Satyajit Ray's 1964 film adaptation of Rabindranath Tagore's 1901 novella Nastaneerh, Charulata was one of the sublime collaborations spanning the ages. Now, 50 years after Charulata was released, Gautam Mukherjee draws on this timeless story for a series of paintings – Chaarulata commemorating this momentous film.
Charulata is merely a 'beautiful object' in her husband, Bhupati's collection – like his statuettes, his books, his art. Something he owns, but not necessarily cares for. She reclaims subjectivity for herself with her writing and her intense physical desire for Amal -- a prohibited relationship. But when Amal too breaks her heart, Charu does not let this situation engulf her. For a woman like Charu, this too shall pass. Mukherjee draws inspiration from this iconic rebel. Rich in colour and form, each work is inspired by a small vignette, reflecting Charu's exploration, creation and use of objects that surround her.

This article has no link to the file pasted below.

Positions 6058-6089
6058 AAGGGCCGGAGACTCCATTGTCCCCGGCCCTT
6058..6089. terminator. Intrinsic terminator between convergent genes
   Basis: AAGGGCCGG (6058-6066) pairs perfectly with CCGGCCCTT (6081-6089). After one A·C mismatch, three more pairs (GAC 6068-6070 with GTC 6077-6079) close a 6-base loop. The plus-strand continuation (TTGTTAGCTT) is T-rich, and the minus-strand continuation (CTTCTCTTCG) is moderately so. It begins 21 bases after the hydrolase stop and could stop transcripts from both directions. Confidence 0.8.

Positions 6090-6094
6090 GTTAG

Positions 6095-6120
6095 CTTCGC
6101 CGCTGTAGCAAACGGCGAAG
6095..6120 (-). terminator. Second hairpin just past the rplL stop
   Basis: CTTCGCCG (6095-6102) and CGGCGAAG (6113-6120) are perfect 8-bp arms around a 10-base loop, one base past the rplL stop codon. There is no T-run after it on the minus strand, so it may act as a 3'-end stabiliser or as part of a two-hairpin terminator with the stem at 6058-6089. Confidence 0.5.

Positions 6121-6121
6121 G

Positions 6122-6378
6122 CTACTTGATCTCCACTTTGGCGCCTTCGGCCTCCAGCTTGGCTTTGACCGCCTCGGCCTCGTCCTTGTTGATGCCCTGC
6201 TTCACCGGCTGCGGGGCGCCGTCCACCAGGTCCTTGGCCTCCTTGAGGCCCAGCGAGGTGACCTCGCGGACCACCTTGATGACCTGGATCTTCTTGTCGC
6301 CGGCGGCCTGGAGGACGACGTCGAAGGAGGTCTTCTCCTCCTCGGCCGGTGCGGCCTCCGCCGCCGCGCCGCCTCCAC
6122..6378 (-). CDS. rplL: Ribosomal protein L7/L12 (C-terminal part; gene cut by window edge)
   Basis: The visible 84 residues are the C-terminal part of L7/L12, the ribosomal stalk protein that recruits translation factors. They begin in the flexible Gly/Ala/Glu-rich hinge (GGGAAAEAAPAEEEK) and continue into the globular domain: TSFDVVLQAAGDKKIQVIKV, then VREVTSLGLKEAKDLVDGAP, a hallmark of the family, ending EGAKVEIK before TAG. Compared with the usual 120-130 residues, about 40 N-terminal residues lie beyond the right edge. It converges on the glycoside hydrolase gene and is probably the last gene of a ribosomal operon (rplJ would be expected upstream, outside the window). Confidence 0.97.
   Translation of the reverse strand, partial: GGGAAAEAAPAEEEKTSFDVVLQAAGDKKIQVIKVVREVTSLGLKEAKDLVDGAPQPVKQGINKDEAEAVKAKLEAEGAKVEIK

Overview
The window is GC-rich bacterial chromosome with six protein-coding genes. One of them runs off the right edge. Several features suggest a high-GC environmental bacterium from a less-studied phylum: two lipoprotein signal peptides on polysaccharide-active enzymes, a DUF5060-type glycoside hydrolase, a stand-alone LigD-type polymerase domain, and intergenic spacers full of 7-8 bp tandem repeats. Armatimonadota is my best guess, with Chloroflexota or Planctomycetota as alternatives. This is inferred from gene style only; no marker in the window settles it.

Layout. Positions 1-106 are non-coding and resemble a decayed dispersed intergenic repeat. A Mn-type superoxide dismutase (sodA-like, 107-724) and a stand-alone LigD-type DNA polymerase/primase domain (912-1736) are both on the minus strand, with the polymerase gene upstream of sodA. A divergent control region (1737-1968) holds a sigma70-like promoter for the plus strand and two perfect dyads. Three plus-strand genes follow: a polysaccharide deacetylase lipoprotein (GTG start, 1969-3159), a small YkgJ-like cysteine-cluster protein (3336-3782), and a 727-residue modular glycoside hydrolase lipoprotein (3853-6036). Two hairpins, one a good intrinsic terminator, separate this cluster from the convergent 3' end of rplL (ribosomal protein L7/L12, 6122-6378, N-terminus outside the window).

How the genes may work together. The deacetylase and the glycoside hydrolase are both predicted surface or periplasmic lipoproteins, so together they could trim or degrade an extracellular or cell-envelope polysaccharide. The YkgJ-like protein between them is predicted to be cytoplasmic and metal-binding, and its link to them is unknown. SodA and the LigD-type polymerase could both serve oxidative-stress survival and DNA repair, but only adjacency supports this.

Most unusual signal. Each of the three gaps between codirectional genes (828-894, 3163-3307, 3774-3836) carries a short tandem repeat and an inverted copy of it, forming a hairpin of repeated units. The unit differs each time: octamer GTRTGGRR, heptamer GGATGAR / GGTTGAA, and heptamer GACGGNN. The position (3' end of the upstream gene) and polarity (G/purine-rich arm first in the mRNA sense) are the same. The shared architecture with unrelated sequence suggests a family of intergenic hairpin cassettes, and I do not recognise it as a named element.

As Mukherjee painstakingly evokes a bygone era, thousands of Charulatas try to open their wings even today, and that's the reason Ray's Charu will remain timeless.